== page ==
All your frantic diplomatic work, all your military build-up, will in the end come to nothing. What you need is to have the LORD take care of all your problems.
Verse 8 ... "for the sake of my brothers and my friends" ... "I will say, 'grant peace in you'"
"You" is Jerusalem ... and the people of Jerusalem and of Israel. I want this peace for them "for the sake of my brothers and my friends."
When Israel comes into right relationship with the LORD, it's going to release spiritual blessings into the church and into the world (see Romans 11:12,15)
Verse 9 ... "For the sake of the house of the LORD our God".
Here is the first of two times in the Psalms of Ascent where the LORD(YUD, HEH, VAV, HEH) is linked to the expression ELOHEINU ... "our God".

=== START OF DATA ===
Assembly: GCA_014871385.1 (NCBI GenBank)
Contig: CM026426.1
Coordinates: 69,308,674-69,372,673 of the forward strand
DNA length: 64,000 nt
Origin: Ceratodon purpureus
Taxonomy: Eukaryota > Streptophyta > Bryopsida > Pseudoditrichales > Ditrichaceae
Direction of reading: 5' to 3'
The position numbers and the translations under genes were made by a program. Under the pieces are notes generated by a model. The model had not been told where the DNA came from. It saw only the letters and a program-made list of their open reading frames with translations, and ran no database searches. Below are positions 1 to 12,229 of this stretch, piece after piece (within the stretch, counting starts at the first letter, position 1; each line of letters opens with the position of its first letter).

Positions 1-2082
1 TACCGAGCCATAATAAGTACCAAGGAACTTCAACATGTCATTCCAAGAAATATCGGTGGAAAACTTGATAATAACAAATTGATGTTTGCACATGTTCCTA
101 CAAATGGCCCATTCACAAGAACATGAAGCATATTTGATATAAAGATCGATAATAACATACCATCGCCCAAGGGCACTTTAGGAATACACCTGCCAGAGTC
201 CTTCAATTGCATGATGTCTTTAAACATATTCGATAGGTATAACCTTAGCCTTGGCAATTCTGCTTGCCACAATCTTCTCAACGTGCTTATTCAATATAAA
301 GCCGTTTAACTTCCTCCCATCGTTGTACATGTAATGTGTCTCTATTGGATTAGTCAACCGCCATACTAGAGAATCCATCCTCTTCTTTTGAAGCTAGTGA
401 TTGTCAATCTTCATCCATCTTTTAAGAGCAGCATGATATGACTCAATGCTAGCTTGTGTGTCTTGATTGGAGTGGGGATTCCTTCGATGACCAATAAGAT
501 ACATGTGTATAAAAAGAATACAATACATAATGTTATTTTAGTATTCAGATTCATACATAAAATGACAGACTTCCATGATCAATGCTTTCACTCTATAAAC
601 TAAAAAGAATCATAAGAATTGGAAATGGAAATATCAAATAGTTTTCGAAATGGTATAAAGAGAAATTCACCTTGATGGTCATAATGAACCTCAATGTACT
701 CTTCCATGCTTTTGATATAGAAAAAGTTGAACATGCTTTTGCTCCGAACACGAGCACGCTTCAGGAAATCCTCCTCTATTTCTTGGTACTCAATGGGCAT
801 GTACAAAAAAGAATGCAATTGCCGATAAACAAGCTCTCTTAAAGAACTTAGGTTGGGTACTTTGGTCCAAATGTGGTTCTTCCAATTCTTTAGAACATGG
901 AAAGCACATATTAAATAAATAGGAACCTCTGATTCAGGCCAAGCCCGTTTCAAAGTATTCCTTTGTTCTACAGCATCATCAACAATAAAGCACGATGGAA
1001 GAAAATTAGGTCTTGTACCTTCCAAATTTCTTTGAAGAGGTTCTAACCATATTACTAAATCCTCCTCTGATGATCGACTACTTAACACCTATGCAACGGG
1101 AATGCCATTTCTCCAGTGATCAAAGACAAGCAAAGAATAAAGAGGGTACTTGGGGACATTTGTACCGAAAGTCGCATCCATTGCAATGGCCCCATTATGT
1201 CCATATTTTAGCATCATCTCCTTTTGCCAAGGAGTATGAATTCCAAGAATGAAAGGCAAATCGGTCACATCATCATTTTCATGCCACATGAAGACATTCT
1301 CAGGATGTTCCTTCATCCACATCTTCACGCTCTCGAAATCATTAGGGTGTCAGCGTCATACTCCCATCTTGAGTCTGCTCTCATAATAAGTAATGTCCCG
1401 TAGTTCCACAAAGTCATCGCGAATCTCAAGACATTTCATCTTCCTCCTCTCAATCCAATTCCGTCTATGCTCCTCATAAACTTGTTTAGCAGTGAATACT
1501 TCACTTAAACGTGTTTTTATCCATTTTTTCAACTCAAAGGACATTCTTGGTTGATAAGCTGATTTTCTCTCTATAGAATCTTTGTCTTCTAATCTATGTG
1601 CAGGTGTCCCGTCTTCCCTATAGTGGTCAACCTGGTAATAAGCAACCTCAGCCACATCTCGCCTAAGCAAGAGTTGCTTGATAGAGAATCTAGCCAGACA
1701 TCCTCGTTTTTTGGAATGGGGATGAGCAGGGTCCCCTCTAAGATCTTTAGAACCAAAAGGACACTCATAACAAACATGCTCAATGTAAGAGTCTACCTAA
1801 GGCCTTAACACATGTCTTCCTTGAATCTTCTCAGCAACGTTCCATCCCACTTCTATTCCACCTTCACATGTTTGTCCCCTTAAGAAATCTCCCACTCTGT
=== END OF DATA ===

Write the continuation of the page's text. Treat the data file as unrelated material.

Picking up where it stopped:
Jesus is the LORD, and Jesus is our God, and Jesus is the God and Saviour of the Jewish people.
For His sake, and for the sake of His house ... the temple of living stones that He is building up ... "I will request good unto you" ... I will request good (from the LORD) to you, Jerusalem. That's what the LORD wants. That's the heart of a mature believer in Jesus.
With understanding of Hebraic thought, and awareness of design elements in the Scriptures, we take a journey of growth in Christ Jesus.
The seminar “Bringing sons to glory” starts with Session 1: “You are gods” What did Jesus mean? ... and continues through the Psalms of Ascent.
This series will increase your knowledge of biblical Hebrew.